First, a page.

A US diver was left screaming in pain when a fish with “human teeth” chased and attacked him while he was diving in Egypt.
Shocking footage captured the moment the marine animal with protruding teeth took a bite out of the diver’s leg – leaving colleagues terrified, The Sun reports.
Alex Pikul, from Alabama, was diving in the Red Sea off the coast of Sharm el-Sheikh, Egypt, when he encountered a triggerfish.
He was reportedly in a group of eight divers, led by the owner of boutique scuba diving company Mar Hosted Trips, Maira, when a strong current forced them to change their course.
The group then ended up swimming over a nest of eggs before a male triggerfish, who was thought to be protecting his offspring, launched an assault and began chasing them.
“I [thought I was] in the clear because the triggerfish swam off so I turned around and swam away following the rest of the group, but all of a sudden it chomped on my leg,” Mr Pikul said.
“The way I felt it, I thought it probably broke skin and I would be bleeding – you can hear me shout out some cuss words underwater.”
Triggerfish are so named due to their aggressive nature and are particularly protective when guarding nests.
They are also known to charge at and bite intruders.
But Mr Pikul said he isn’t holding a grudge against the fish, despite the “challenging” dive.
“I’ve seen triggerfish before but when I saw the video of it coming back I thought it was hilarious – you never really get that close of a shot of what their teeth look like,” he said.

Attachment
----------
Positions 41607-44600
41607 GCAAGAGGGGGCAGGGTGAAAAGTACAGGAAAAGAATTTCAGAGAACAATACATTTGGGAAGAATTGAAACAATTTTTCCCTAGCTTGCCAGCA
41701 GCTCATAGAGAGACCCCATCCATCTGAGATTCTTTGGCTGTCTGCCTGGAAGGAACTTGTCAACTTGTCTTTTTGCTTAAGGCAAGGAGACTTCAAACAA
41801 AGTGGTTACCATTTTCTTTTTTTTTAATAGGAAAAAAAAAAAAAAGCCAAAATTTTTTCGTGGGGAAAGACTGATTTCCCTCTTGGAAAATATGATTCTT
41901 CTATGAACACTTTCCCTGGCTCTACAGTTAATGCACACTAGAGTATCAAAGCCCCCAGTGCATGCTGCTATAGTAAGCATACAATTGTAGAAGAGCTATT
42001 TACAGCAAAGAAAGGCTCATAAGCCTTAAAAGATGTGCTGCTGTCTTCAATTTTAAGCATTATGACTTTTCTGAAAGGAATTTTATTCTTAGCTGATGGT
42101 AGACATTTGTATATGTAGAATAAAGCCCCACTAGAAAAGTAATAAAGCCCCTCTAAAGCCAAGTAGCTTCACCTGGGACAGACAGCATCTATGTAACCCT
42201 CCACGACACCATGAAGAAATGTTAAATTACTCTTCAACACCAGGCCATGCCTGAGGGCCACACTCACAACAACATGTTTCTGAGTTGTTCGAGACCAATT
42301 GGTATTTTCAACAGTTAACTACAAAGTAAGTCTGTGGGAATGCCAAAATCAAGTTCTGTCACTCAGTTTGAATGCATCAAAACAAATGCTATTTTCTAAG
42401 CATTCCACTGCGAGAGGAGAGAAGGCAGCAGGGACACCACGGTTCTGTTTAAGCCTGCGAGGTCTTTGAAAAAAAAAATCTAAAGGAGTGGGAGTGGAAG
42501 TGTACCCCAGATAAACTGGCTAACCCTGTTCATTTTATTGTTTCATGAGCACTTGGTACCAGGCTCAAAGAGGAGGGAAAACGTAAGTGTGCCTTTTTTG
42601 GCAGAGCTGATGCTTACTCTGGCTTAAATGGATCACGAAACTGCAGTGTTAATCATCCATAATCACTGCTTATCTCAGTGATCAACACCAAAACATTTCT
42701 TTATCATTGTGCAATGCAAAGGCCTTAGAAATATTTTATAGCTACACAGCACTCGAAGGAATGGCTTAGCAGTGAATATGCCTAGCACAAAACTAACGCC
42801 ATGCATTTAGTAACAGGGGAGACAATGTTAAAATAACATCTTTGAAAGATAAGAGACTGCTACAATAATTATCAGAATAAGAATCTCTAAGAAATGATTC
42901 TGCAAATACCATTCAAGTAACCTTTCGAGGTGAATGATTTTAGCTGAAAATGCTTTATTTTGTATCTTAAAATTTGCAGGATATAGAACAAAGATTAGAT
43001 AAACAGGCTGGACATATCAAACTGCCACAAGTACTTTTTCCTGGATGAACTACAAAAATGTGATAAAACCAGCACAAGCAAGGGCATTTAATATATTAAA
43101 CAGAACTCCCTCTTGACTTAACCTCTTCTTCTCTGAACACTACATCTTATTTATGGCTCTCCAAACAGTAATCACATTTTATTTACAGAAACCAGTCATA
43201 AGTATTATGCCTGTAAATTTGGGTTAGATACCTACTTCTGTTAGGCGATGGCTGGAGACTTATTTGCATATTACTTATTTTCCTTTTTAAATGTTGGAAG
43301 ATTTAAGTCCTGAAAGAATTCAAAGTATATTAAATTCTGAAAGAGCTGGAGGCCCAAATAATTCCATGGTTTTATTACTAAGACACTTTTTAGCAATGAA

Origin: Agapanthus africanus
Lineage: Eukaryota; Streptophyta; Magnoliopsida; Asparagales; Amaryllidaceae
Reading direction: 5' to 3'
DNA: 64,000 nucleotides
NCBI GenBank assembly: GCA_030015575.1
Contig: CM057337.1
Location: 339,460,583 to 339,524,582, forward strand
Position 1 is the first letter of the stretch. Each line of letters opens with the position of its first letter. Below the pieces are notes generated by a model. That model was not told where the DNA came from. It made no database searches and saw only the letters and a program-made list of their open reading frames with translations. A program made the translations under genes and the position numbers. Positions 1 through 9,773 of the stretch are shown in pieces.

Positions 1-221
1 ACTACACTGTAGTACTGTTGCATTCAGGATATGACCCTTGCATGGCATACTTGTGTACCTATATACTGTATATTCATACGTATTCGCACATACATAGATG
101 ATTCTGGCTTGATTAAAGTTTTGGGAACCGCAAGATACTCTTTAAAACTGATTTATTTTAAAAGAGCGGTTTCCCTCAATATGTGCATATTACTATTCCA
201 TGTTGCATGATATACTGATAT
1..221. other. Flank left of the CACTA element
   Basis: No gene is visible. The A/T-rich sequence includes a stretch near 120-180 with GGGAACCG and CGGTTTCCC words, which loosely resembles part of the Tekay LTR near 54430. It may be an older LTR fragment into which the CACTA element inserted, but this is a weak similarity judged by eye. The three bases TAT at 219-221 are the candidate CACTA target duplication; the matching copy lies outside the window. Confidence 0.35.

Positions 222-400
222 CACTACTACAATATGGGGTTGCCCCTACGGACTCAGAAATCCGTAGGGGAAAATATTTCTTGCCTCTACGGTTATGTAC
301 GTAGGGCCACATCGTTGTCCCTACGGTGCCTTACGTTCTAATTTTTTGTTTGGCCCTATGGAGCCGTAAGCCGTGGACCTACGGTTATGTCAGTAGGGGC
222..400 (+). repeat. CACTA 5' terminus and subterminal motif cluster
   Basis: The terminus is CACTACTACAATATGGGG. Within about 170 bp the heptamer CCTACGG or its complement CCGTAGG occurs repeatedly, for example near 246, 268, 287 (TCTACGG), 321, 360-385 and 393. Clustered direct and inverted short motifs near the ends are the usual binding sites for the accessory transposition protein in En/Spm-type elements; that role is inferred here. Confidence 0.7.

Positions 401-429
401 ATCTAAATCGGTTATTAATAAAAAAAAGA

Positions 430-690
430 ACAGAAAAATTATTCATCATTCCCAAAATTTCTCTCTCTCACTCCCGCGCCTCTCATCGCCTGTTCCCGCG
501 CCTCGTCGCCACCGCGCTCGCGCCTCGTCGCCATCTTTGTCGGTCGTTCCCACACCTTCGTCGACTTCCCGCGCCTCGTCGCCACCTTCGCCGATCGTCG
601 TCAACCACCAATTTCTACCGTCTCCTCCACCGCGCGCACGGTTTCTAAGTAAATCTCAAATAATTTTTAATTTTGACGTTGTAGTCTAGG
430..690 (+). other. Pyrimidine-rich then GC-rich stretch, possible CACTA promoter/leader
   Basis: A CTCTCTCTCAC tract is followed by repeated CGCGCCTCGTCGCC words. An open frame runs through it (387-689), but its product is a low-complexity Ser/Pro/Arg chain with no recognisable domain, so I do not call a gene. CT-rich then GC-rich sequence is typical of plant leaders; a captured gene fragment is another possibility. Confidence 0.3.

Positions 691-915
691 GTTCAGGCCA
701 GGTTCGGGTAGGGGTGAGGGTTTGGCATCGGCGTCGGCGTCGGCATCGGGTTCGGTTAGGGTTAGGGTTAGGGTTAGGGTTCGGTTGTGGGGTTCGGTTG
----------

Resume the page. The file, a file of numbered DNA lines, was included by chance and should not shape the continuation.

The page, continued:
“It’s a face only a mother could love – goofy, ugly-looking fish with human-like teeth. They look too big for his mouth, almost like he’s got dentures or something.
“The bite left a bruise and welt in the shape of its teeth for the rest of the trip which was quite funny.”
Triggerfish are often found in relatively shallow, coastal habitats and photos have previously showed them with their human-like teeth clearly visible.
There are around 40 triggerfish species and they are often brightly coloured, living in tropical and subtropical waters.
Males are known to be territorial and aggressive, charging at intruders, according to National Geographic.
The outlet said the fish use “very tough teeth and jaws to take on sea urchins, flipping them over to get at their bellies, which are armed with fewer spines”.
The largest species is the stone triggerfish, which reaches up to 1m long and is found in the Eastern Pacific from Mexico to Chile.
In 2018 a fish with “human teeth” shocked villagers in Indonesia.
The bucked-toothed creature, thought to be an emperor fish, was caught in the town of Kimindores, in the West Papua region of the country.
This story originally appeared on The Sun and is republished here with permission